All sorts of other things could go on here. Building user personas. Gathering/examining analytics to determine pain points or deadends. Direct interaction with users, feedback forms, scripted user testing. All of these methods could help me get an idea of what needs to be done next in our product.

2. Design

Once I’ve been drawn into a particular project, I’ll begin the design process.

The first step is always to build a Low-Fidelity (LoFi) design that can be easily changed or adjusted as new feedback comes in.  This can be doing anything from more whiteboarding sessions to sitting down with graph paper and hand drawing something out.  As more information comes in, changing these types of designs is easy and inexpensive from a manpower perspective.

Once I feel confident that I have all of the business requirements figured out and have a good working LoFi prototype, I’ll continue on by firing up Photoshop or a prototyper tool like JustInMind to do something more in-depth (known as a HiFi Design).

My goal is usually to have a very solid, interactive design ready for my developers by the time we get to anything approaching backlog grooming (or similar ritual in non-Kanban environemtns). Not only does this ensure that I’ve given my developers a great chance at success as they can visualize a design that may otherwise be a bit more abstract, but it also puts to rest a lot of the design bickering that often happens among the development team.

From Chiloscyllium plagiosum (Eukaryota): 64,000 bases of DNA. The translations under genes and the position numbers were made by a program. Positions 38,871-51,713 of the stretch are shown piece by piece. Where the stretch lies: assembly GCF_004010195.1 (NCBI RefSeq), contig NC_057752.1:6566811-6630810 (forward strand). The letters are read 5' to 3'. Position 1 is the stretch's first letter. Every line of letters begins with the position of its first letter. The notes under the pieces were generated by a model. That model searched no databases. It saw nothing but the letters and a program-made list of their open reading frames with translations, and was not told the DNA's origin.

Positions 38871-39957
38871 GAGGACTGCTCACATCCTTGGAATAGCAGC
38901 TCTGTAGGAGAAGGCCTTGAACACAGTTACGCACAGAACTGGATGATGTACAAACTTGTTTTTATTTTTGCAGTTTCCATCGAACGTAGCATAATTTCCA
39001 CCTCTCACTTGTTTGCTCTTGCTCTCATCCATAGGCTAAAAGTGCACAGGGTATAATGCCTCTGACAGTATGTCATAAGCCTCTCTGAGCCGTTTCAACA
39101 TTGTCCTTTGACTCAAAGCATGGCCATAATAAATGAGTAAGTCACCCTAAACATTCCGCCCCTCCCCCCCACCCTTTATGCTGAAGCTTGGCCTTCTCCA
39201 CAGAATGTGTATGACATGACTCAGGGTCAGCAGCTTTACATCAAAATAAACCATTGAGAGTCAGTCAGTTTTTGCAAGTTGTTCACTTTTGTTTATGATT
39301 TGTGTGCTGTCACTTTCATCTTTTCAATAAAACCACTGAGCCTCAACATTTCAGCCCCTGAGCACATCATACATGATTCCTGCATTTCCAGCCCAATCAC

It’s important to note that I also prefer to do a fair bit of user testing at this point. I’ll bring in business partners to review designs, bring in clients to do A/B testing or provide feedback on mocked up screens, and if I’m able to get a really good mockup created, maybe even do some scripted user testing to ensure that my designs are intuitive.

In reality, probably 95% of my active work is done by the time I’m handing this piece off to my developers. My role shifts drastically from design to support and testing in the last three steps.

3. Develop

During the development process, I should ideally be supporting our developers by answering questions and providing clarity on my designs.  This is far less of a hands-on approach than in steps 1 and 2.